How would you describe your job to other people?

My time at the Court was one of transition and change.  The Infrastructure Modernization Project began when I arrived and was finally winding up when I retired.  Much of my job was to plan for and expedite staff and collection moves during the work, while maintaining the high level of service the Court expected.  I would start out each day with a rough idea of what needed to be accomplished and work from there.  Managing a wide variety of tasks, from monitoring the budget to giving VIP tours, required a great deal of flexibility and adaptability.  Every day was different and interesting.

Why did you want to work at the Supreme Court?

After twenty years at the DePaul Law Library I was looking for a new challenge and opportunity.  In my new position I was able to use all of my previous experience, especially my expertise gained from overseeing several renovations of existing library space.  All of this background knowledge helped make those eight years of management and infrastructure modernization fly by.

Why did you decide to work at the Law Library of Congress?

When the opportunity to volunteer at the Law Library of Congress was offered to me, I was quick to accept.  After working in law libraries for over forty years, I wanted to be able to keep up with the latest developments, do more research and work on special projects of use to the Law Library and the profession of law librarianship, such as the AALL Federal Inventory.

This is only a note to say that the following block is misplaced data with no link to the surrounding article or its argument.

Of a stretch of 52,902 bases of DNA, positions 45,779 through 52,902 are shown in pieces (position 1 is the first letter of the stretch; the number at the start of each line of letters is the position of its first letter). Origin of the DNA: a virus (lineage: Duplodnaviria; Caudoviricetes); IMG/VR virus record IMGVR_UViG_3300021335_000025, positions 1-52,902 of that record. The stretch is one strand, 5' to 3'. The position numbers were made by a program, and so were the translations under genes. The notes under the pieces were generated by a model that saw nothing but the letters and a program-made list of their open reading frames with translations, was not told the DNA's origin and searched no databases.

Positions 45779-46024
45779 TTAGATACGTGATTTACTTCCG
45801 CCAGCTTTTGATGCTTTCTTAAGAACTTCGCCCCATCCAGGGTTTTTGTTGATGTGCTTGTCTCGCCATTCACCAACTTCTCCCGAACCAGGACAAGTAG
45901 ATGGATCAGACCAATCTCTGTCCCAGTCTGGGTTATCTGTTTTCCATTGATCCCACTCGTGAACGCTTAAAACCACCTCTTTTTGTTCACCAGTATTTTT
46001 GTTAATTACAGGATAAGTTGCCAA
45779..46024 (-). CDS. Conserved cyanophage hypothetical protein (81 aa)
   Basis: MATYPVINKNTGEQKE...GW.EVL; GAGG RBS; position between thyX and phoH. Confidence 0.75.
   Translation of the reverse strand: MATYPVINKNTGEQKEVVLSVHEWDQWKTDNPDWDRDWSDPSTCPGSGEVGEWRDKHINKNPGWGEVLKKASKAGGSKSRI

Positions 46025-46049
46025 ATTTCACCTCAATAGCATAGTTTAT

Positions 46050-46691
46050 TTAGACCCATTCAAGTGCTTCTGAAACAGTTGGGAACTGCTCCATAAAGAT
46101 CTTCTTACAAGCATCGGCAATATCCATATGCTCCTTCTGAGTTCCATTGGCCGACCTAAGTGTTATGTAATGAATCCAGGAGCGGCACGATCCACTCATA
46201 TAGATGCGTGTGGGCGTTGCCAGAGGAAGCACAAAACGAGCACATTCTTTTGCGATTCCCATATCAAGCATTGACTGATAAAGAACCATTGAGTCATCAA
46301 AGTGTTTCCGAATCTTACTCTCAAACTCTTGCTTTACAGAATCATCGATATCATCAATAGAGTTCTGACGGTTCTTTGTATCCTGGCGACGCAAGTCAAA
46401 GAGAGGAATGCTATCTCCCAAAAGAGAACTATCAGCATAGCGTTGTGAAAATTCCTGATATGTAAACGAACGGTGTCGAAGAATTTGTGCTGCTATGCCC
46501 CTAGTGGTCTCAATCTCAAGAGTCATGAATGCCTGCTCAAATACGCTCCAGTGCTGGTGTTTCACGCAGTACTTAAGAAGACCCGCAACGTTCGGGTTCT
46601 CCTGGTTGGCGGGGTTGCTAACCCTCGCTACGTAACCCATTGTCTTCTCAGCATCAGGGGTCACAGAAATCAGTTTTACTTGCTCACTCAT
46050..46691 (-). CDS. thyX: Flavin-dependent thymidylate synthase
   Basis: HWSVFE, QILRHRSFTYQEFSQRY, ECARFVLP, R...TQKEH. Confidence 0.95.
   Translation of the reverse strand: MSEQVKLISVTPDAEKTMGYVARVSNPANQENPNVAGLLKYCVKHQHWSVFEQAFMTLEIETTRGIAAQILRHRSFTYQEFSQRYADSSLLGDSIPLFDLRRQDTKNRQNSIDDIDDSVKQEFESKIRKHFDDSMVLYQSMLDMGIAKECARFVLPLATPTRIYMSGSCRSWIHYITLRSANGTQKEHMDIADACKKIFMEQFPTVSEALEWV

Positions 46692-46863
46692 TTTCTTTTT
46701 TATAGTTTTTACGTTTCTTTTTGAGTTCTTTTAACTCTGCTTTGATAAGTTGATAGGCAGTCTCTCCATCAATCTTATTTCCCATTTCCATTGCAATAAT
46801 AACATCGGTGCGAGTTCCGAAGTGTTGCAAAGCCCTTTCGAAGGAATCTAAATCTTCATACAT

What is the most interesting fact you have learned about the Supreme Court Library?

Previous Librarians of the Court had written about its wonderful book collection, which includes a number of rare and unique volumes, but I found that its multi-talented and dedicated staff members were the true heart and soul of the Library.

What is the most interesting fact you have learned about the Law Library and/or the Library of Congress?

I continue to be impressed with the number and variety of initiatives throughout the entire Library of Congress and more specifically with the amount of work and outreach accomplished by the relatively small staff of the Law Library.  There is all this in addition to the largest collection of legal materials in the world.

What is something most of your co-workers do not know about you?

Plants are my passion.  I have even been described as a plant fanatic.  I volunteer at the U. S. Botanic Garden and maintain one tiny garden in DC and another in Milwaukee.  I am also a life trustee of the Shirley Heinze Land Trust in Northwest Indiana, which manages over 1,100 acres of natural land including several state dedicated nature preserves.